|Newborn Screening by a Non-derivatized Tandem Mass Spectrometry Assay|
|Tue 10:30 AM - Session: Inborn Errors in Metabolism|
|Tandem mass spectrometry has greatly enhanced newborn screening by providing the capability of multiplex measurement of amino acids and acylcarnitines from a single sample and thus enabling the detection of over 30 inborn errors of metabolism. Until recently, conventional methods lacked the ability to include the measurement of Succinylacetone (the primary marker for Tyrosinemia Type I) in their multiplex panel of measurable analytes. Here we report analytical and clinical results of a Non-derivatized tandem mass spectrometry assay that allows the simultaneous measurement of 12 amino acids, 30 acylcarnitines, and succinylacetone from a single sample preparation. Compared to methods that require sample derivatization, the present assay procedure is much simpler requiring only the extraction of the of the sample with a working solution that contains reagents necessary for the extraction of succinylacetone as well as stable isotope internal standards for the quantitation of the analytes of interest.
Overall, the assay provides excellent analytical performance with linearity ranges that cover all clinically relevant analyte levels, total imprecision (%CV) at the clinically significant levels in the single digits to low teens and adequate recovery to ensure the appropriate sensitivity for the assay. Additionally, comparison to a well established derivatized method indicates that avoiding the derivatization step does not have a deleterious effect on the performance of the assay. Further, the analytical performance of the assay was verified at three newborn screening sites demonstrating the appropriateness of the assay for newborn screening settings.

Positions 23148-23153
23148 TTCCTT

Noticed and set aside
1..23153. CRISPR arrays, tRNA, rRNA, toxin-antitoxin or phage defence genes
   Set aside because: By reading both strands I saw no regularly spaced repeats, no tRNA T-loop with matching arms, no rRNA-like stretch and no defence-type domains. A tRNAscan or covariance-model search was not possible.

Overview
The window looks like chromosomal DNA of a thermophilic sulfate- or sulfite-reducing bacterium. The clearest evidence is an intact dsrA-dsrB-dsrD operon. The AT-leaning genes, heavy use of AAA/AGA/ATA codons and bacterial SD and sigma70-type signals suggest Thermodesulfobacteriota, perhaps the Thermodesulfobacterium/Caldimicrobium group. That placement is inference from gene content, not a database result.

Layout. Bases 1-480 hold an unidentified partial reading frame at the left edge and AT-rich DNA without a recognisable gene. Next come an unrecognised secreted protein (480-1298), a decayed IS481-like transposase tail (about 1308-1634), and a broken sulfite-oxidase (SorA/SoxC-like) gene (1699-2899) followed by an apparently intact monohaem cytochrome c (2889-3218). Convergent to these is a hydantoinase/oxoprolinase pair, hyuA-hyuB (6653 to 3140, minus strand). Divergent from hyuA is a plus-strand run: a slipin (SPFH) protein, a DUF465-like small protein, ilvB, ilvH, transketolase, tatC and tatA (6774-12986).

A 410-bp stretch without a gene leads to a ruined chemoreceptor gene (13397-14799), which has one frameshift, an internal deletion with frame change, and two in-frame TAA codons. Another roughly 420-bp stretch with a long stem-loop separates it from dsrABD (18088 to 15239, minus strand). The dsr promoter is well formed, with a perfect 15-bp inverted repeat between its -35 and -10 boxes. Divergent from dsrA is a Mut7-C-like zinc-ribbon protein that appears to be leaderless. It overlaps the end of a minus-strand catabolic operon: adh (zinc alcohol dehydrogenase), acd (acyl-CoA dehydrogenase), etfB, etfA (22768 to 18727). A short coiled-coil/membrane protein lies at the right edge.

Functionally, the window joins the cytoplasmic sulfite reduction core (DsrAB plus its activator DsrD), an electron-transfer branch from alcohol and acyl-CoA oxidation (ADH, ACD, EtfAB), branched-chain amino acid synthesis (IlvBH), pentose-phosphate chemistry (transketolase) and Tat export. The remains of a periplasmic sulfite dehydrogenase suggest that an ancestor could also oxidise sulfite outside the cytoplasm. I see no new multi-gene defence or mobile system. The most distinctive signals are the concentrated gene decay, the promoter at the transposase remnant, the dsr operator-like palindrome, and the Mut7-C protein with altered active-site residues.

The clinical performance of the assay was verified by the analysis of actual neonatal dried blood spot samples at three different newborn screening sites. In total, more than 11,000 neonatal samples were analyzed including over 10,900 random presumptive negative samples and 118 true positive samples representing 18 different inborn errors of metabolism. In all cases, the non-derivatized assay was able to identify the correct disorder represented by the true positive samples. In addition, the analysis was performed in parallel to the derivatized assay at two of the three sites where ~8400 presumptive negative and 104 true positive samples were measured in a paired manner with and with out derivatization. Overall, the agreement between methods is excellent with percent agreement between paired samples of 90% or better in terms of clinical determinations. Special emphasis is placed on the analysis of five Tyrosinemia Type I samples highlighting the advantages of screening for this disorder using succinylacetone as the primary marker instead of tyrosine.